By age seventeen, however, I realized it was not coming. I still tried to sail on my own though, because I am not one to give up without a fight. Several shaky spins around the harbor and dirty looks from gawking onlookers later, I was ready to say “enough.”

I was tired of failed surgeries, permanent hearing loss, and anything that drew unnecessary attention to it. By the time I was twenty, my parents knew to give up on trying to make me change my mind. I was not going back on the boat, and there was nothing they could do about it. After pulling myself onto dry land, I threw my attention into other activities, like writing, singing, painting, and fencing. Even on hot summer days when I had the itch to sail, I ignored it, not wanting to put myself in a situation that drew attention I did not want.

Those who have read my posts know I advocate for controlling how one stands out and taking charge of one’s life. It seems contradictory for someone all about standing on their own to present feelings of embarrassment surrounding a beloved activity. Sometimes, however, the best method of control is to pull yourself out of a place where you feel unequal to everybody else. At this point in my life, I cannot say if these feeling about sailing will last. With (hopefully) seventy-seven years left to live, there is always potential for great change. But until I am ready to step onto the Sunfish again, I will keep my shore activities to the beach, and watch for a boat ride where I can feel like a person instead of a disability.

3 thoughts on “Missing the Boat”

  1. I think you are very brave to share how you feel , I guess everyone has something that they give up on. It’s allowed ! You are battling with several things each day its understandable that you come across something that just feels too hard , go easy on yourself. I do not have complete hearing loss so mine is a very different story but I found sailing in my late twenties and for me sailing with other people who were responsible for the boat was a life saver. It allowed me to do something that I felt my hearing didn’t matter much as I was a crew member and had very specific jobs but I helmed & participated in most aspects. I was with people which was lovely to be part of a team but couldn’t really join in the cockpit banter but it was OK for me to sit at the front of the boat , dangle my legs over and feel part of the wonderful ‘ silence’ of being at sea. All it needed was a crew that understood I couldn’t hear and allowances for that. It’s nowhere near the sailing that you experienced and loved but it was achievable in the sense I did it although as I said I do have some hearing. Conversation for the other activities I liked seemed more critical but on a boat as you got clear instructions at the beginning , you stay alert for changes etc I did not feel it was detrimental. My proudest day was when the skipper said I was a good crew member and they were glad to have me on board.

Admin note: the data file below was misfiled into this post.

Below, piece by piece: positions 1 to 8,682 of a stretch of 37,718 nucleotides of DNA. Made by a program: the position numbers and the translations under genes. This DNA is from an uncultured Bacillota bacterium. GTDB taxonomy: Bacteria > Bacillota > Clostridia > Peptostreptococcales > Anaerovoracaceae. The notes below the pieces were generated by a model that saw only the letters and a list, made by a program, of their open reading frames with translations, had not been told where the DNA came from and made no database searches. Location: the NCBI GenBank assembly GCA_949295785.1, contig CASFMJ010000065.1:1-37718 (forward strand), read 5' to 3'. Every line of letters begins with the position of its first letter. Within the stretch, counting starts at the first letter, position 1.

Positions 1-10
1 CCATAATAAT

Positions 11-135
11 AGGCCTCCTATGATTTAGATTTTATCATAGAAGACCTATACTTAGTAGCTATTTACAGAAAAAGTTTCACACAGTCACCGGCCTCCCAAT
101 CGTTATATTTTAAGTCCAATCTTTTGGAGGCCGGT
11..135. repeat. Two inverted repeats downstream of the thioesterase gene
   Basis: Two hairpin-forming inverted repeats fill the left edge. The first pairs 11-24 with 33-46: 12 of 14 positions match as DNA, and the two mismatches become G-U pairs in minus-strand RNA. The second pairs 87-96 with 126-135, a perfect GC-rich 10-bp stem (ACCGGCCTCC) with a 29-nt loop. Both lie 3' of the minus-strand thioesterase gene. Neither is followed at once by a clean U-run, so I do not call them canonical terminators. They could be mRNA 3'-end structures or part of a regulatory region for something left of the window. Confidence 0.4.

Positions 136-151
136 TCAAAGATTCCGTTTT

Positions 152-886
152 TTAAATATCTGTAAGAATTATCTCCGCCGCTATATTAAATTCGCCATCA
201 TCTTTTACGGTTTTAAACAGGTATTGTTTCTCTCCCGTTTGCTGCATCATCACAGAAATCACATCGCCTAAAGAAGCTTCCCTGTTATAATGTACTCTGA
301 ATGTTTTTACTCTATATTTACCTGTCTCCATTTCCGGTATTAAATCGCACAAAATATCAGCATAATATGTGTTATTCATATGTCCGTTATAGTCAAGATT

2. I appreciate your experience as I generally remove my aid when sailing. Re sailing with your dad, although it is necessary to for you, I have to say I would love to sail with mine but he’s no longer around. So try to enjoy the time with him if you can. All the best.